A Christmas Finny (Part 8 of 8)
A Christmas Finny (Part 8 of 8) postapocalyptic stories

ferp2 Old, well, old-ish.
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Joe doesn't do tears.

A Christmas Finny (Part 8 of 8)

Finny remained facing Joe's desk until Joe was about to raise his voice at her to get a response. Just in time, Finny slowly turned to face him.

"I had this dream..."

Joe listened as Finny started to retell her dream. Joe recognised the source immediately.

"Wait wait wait... So, I'm in your dream, right?"

Finny coloured a little.

"Ermm, yeah. I guess."

"I'm in your dream... As Scrooge?"


Joe caught the rising desperation on Finny's face. He shook his head and waved his hand.

"Never mind. Just, get on with it."

Finny got on with it; recounting every detail she could remember. Joe listened as the ghost of Kidsmas past flew with him across the countryside.

Then Finny's voice became softer and quieter and Joe struggled to hear as the sad little tale came to its conclusion.

There was a silence between them that lasted for several seconds until Joe gently coaxed her.

"Then what happened? Another ghost?"

Finny dragged herself away from the thoughts and nodded. She took a breath and continued with the story.

Joe listened, his chin on his chest, imagining the scene Finny's words painted, smirking at the description of Finny's vision of the factory.

Then the words became stilted and Joe looked up to see Finny blushing as she stumbled over the tableau depicted beneath the ghost's robe.

She rushed through it, but not before Joe realised he was actually seeing a snapshot of Finny's innermost thoughts.

Then the story changed again with the arrival of the third ghost and by the end of it, Joe understood what had prompted the rage that fuelled the attack on her friend.

Now Finny was looking up at him, waiting for him to... what? Pass sentence? Probably, in her eyes. But Joe was a grown-up.

He understood about dreams, what caused them, even a bit of the psychology behind them. But how to explain all that to an eight-year-old? To her, the dream was simply black and white.

Clear and prophetic. Joe wished Silja was here, or Tuki, or Kirsten. Hell, even the bloody Troy woman. Just not him.

Inspiration struck. Or was it desperation? He could send Finny home, well, back to the orphanage, and have the Matron talk to her.

She was 'in loco wotsit' anyway, wasn't she?

But even as he was thinking it, Joe had stored away enough shitty memories of his own to realise that Finny would see in an instant that she was being fobbed off.

Bugger it. He'd asked her, hadn't he? Made her tell him? Joe looked into green eyes set in the sea of freckles. Some of that shit she told him must have been bloody hard.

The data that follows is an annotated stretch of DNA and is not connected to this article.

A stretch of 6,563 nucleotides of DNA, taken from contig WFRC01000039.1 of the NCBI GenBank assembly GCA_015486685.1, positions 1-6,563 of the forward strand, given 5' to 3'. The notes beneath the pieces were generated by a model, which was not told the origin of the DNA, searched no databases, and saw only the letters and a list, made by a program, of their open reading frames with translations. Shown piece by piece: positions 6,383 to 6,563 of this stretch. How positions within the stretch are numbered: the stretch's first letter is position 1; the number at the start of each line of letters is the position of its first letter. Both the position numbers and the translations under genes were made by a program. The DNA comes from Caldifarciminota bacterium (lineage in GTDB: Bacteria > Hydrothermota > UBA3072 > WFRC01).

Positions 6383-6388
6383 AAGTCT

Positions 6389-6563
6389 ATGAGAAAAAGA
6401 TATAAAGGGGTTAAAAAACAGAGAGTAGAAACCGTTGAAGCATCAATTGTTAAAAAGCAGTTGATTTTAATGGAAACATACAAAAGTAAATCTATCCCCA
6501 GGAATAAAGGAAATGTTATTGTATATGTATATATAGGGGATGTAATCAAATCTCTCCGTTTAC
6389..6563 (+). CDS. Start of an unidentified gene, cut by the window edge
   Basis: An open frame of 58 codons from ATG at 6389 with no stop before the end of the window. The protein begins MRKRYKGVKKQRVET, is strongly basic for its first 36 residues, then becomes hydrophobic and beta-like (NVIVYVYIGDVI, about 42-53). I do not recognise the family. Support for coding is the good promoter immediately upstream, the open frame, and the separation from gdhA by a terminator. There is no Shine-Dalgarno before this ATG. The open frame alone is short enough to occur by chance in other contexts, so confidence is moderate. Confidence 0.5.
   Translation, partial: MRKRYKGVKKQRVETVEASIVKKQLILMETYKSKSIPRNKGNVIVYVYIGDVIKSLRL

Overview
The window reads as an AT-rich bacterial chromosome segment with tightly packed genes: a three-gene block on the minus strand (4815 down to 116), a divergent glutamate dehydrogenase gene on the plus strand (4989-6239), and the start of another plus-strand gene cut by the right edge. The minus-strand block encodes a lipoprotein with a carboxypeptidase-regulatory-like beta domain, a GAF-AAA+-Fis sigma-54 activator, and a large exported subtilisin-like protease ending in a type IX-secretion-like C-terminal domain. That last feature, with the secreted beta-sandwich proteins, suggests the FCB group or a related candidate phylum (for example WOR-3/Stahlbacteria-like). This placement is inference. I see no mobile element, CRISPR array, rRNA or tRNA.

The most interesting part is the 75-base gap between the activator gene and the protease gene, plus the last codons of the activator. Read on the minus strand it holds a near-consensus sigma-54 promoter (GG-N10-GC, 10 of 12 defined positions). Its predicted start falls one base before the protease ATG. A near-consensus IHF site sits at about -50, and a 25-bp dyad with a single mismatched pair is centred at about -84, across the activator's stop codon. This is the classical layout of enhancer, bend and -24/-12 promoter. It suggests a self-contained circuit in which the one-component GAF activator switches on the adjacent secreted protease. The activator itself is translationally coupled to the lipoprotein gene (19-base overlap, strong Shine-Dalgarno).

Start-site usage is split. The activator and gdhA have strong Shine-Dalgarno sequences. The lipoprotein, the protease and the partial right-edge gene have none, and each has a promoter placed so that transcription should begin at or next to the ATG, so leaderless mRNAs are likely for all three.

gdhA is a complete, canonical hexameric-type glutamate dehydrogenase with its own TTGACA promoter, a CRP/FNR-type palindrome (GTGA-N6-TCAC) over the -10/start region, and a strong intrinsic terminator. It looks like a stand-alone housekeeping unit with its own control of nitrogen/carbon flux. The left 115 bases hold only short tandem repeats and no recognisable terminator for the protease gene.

"Finny? It was just a dream. A shitty, awful, bad dream. But that's all it was." So far, so good. He's used this on Annie before. But Finny was still staring at him.

He wasn't telling her anything new. "It was a dream full of bad memories. And things that scare you..." It wasn't working. Finny's lips were pressed tightly together. Joe knew that look.

Annie did it just before she... just before... "Aww crap."

With a rising, tearful whine, Finny ran across the couple of metres that separated them, pressing Joe back against the frosted glass and wrapping her arms around his middle.

Then the sobbing started.

Joe froze, his arms held out to his sides. He wasn't good at this. The whole tears thing. This was one of the reasons he was okay with the expense of hiring a nanny.

He could feel his t-shirt starting to get wet, and not just with tears if the huge sniffles were anything to go by. This was normally the point Kirsten or Silja would take over.

What the fuck do I do? Very tentatively, Joe reached a hand towards Finny's head. He patted the mass of untidy red hair.

"There. There. It's okay." But it wasn't okay because the wailing immediately got louder, Joe's t-shirt got wetter and he was surprised how it was that such scrawny arms could squeeze that hard.

He really was shite at this. It wasn't him; it just wasn't. In fact. He was starting to get just a bit pissed off, well, quite a lot actually. He needed a drink. Fuck it.

Joe prised Finny away from him. It took more strength than he realised to loosen the death grip she had on his waist, but he did it. Joe held Finny at arm's length.

"Finny! OI!"

Finny blinked, then stared at the wet patch her tears had made on Joe's t-shirt.